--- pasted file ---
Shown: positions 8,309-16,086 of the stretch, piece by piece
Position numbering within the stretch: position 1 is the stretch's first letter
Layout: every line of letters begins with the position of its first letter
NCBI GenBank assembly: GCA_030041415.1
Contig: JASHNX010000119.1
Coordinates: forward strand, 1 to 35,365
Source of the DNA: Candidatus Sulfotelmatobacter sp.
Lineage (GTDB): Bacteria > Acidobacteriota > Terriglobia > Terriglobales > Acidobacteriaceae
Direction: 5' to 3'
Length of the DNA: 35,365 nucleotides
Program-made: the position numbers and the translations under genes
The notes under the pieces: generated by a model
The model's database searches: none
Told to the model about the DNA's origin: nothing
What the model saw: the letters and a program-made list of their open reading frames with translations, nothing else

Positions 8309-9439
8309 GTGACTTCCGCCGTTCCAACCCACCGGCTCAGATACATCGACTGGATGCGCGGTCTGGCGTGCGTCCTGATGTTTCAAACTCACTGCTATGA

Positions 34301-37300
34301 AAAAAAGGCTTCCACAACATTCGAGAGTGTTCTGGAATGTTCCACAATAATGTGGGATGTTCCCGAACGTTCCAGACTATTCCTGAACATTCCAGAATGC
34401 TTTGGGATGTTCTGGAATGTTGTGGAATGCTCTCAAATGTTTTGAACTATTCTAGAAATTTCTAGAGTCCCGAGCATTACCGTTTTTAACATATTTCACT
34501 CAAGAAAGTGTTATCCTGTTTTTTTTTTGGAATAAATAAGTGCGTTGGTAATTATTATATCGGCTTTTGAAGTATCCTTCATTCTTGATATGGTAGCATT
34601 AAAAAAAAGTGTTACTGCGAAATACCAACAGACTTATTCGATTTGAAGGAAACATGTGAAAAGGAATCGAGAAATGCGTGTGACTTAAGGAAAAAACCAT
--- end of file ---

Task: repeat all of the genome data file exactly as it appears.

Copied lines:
Shown: positions 8,309-16,086 of the stretch, piece by piece
Position numbering within the stretch: position 1 is the stretch's first letter
Layout: every line of letters begins with the position of its first letter
NCBI GenBank assembly: GCA_030041415.1
Contig: JASHNX010000119.1
Coordinates: forward strand, 1 to 35,365
Source of the DNA: Candidatus Sulfotelmatobacter sp.
Lineage (GTDB): Bacteria > Acidobacteriota > Terriglobia > Terriglobales > Acidobacteriaceae
Direction: 5' to 3'
Length of the DNA: 35,365 nucleotides
Program-made: the position numbers and the translations under genes
The notes under the pieces: generated by a model
The model's database searches: none
Told to the model about the DNA's origin: nothing
What the model saw: the letters and a program-made list of their open reading frames with translations, nothing else

Positions 8309-9439
8309 GTGACTTCCGCCGTTCCAACCCACCGGCTCAGATACATCGACTGGATGCGCGGTCTGGCGTGCGTCCTGATGTTTCAAACTCACTGCTATGA

Positions 34301-37300
34301 AAAAAAGGCTTCCACAACATTCGAGAGTGTTCTGGAATGTTCCACAATAATGTGGGATGTTCCCGAACGTTCCAGACTATTCCTGAACATTCCAGAATGC
34401 TTTGGGATGTTCTGGAATGTTGTGGAATGCTCTCAAATGTTTTGAACTATTCTAGAAATTTCTAGAGTCCCGAGCATTACCGTTTTTAACATATTTCACT
34501 CAAGAAAGTGTTATCCTGTTTTTTTTTTGGAATAAATAAGTGCGTTGGTAATTATTATATCGGCTTTTGAAGTATCCTTCATTCTTGATATGGTAGCATT
34601 AAAAAAAAGTGTTACTGCGAAATACCAACAGACTTATTCGATTTGAAGGAAACATGTGAAAAGGAATCGAGAAATGCGTGTGACTTAAGGAAAAAACCAT